Omelette Mondays beginning in May

Most everyone has heard of Julia Child (1912-2004). It was in Paris that Julia met two French women, Simca Beck and Louisette Bertholle, who were writing a cookbook aimed at an American audience. They needed an American collaborator. Julia was perfectly suited for the job. She began testing recipes. For nearly ten years, she devoted herself to writing, testing and re-writing. She confided to her sister-in-law: “Really, the more I cook the more I like to cook. To think it has taken me 40 yrs. To find my true passion (cat and husband excepted).”

She was invited to appear on a television program called “I’ve Been Reading”, produced by WGBH, Boston’s public television station. The host of the show was reluctant to take time for a subject as trivial as cooking. But Julia was undeterred. She arrived with a hot plate, giant whisk and eggs, and made an omelet. Twenty-seven viewers wrote to the station, wanting to see more. The station produced three pilots, then launched into production of The French Chef. Produced and directed by Russ Morash, the series broadcast a total of 199 programs, produced between 1963 and 1966.By the end of 1965,

The French Chef was carried by 96 PBS stations. Sales of Mastering the Art of  Cooking” were picking up speed – 200,000 copies sold. In 1965, Julia won a Peabody. In 1966, she won an Emmy. Time put her on the cover in a feature article on American food – “Everyone’s in the Kitchen.”

But this series is not about Julia, although America will miss her, it about Romaine Chatard Champion, the author of of the book “The Art of Cooking Omelettes” published in 1963.

Madame Romaine was born in Lyon and grew up working in her parents’ restaurant. She learned everything from her mother who was ‘an instructive cuisinère, and saw to it that I learned in proper order: first principles; then recipes; and, finally, style.’ Madame Romaine lived in Lyon until she married, at a very young age, and moved to New York City with her new husband. She spoke no English whatsoever when she arrived in the US and took a bit of time building up confidence to do so. While still very young, her husband tragically suffered a heart-attack and died. Madame Romaine was then left wondering what to do and eventually opened a Salon de Thé in Manhattan. Her eventual location was at 156 East 56th Street, which is now an Antiques shop.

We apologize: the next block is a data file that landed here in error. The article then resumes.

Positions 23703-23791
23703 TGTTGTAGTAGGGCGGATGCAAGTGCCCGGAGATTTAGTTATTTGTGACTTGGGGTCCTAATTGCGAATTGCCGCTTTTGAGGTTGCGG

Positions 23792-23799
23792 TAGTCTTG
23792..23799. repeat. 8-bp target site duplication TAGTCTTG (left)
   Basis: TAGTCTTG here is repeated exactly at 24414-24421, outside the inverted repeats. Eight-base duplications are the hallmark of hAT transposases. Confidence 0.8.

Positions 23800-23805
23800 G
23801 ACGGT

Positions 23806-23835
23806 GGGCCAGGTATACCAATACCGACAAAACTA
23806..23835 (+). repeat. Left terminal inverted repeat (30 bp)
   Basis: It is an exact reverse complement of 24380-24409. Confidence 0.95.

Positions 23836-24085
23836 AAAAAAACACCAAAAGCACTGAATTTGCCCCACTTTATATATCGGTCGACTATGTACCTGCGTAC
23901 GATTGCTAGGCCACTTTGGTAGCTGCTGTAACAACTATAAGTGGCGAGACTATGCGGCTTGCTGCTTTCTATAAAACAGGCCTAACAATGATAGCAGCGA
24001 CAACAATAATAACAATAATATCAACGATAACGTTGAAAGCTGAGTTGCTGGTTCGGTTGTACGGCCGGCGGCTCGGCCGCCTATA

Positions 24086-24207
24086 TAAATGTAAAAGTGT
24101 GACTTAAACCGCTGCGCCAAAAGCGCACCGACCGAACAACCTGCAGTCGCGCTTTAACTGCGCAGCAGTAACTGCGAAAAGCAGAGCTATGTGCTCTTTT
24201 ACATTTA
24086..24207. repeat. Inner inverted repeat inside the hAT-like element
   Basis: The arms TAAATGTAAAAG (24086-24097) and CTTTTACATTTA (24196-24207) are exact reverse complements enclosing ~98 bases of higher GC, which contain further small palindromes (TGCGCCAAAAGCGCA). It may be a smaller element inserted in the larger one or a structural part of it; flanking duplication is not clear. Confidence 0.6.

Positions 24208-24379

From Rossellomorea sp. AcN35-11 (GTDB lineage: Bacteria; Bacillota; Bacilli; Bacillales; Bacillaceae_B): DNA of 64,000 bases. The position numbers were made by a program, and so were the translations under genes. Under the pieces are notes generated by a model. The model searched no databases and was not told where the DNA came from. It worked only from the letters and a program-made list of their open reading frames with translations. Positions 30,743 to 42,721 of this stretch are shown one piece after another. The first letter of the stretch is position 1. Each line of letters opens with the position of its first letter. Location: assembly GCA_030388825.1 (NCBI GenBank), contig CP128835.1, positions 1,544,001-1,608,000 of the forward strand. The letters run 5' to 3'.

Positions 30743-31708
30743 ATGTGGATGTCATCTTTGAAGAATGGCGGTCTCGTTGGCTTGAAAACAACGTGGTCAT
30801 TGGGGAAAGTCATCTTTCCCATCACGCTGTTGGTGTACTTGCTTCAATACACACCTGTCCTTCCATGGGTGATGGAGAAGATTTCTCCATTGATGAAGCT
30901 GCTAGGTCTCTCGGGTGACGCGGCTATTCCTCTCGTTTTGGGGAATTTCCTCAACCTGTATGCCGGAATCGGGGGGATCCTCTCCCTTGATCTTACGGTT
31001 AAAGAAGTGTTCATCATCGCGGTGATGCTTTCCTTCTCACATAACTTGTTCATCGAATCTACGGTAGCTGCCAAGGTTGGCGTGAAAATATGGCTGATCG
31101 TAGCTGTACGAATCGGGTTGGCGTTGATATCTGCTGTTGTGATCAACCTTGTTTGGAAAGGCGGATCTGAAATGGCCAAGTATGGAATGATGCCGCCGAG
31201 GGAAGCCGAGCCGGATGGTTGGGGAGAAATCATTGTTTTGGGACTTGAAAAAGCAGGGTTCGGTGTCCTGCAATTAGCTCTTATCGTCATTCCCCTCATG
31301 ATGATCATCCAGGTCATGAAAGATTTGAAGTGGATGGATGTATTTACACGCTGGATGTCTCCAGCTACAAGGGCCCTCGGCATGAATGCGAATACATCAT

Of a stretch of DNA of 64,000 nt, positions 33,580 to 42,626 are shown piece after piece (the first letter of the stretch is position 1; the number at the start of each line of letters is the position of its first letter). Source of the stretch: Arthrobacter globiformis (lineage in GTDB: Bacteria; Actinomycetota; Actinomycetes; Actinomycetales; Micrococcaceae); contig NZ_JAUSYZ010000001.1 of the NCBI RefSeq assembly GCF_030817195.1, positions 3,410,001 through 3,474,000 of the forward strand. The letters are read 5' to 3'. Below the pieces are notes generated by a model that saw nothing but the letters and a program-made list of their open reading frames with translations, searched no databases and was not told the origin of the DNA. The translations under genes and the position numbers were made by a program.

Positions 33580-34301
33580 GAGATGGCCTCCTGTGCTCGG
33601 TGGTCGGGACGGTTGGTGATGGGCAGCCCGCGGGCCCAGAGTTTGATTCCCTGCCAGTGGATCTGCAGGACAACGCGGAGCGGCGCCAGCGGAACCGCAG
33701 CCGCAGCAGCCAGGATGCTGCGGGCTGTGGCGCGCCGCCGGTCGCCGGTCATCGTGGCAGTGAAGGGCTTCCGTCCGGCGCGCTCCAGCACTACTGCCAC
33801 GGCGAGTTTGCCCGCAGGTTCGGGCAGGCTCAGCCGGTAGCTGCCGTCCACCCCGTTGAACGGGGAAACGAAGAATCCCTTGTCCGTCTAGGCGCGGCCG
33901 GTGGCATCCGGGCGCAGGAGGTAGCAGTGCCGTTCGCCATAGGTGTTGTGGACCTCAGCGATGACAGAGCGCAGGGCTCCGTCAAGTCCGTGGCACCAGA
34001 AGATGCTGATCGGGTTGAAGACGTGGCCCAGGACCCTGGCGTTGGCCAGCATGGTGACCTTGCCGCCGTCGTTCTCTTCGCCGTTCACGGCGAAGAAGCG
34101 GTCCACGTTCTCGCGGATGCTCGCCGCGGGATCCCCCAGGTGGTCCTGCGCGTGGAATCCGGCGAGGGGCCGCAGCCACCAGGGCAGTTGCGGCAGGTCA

Madame Romaines Salon de The



Beginning in May Mike the Chef and co-owner of the William Miller House will begin preparing one of the 500 different style omelettes from Madame Romaine’s book.  We will begin with the cheese omelettes, and on to tomato, if the timing is right and so on.  I promise you each will be a delight and we will ask that our guests leave comments here on the blog so that you may draw you own conclusions as to whether or not to try a particular omelette.  We promise to alert you if the omelettes are falling into one of the less well know culinary areas of liver, kidney, sweetbreads, etc.  I figure with 500 omelettes it will take over 8-years to complete the effort as this should not be a problem.  In the case of the more obtuse items Mike and Pat may choose to have those for dinner on Monday night and invite the neighbors, should they be so brave.

Here is the beginning of the journey:

Cheese Omelettes (Omelettes au Fromage) NOTE:The cheese will always be swiss cheese in keeping with the recipes

GUIGNOL (onion, cheese)
PARMENTIER (potatoes, cheese)
CHAMBERY (potatoes, onions, cheese)
LAURENTIENNE (fines herbes, cheese)
DAUPHINIOSE (potatoes in cream sauce, cheese)
VALENCIENNES (onions, peas, croutons, cheese)
AELEGEOISE ( onions, spinach, rice, cheese)
CHOISY (peas, onions, rice, parsley, cheese)
ARGENTEUIL (asparagus, parsley, cheese)
FONTAINEBLEAU (eggplant, garlic, fines herbes, cheese)
MORNEY (tomatoes, croutons, fines herbes, cheese)
BRESSANE (croutons, CREAM SAUCE, cheese)
LORRAINE (chives, bacon fines herbes, cheese)
LIMOUSINE (potatoes, bacon, fines herbes, cheese)
BEAUVILLIER (bacon, crouton olive, cheese)
FRANCHE-COMTOISE ( asparagus tips, bacon, parsley, cheese)
DAUPHIN (bacon, spinach, croutons, cheese)
ROCHAMBEAU (sausage, spinach, mushrooms, cheese)
BAMBOCHE (chicory (curly endive), croutons, bacon, garlic, cheese)
DUMONTEIL (carrots, onions, bacon, fines herbes, cheese)
CHAMPENOISE (oyster plant, rice, parsley, CREAM SAUCE, cheese)
AURILLIC (oyster plant (salsify), bacon, croutons, noodles, cheese)
MONTPELLIER (cauliflower in CREAM SAUCE, croutons, cheese)
COLMAR ( cauliflower, bacon, croutions, cheese)
FANTASIO (apples, croutons, walnuts, cheese)
MARGOT (truffles and cheese)


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One Response to “Omelette Mondays beginning in May”

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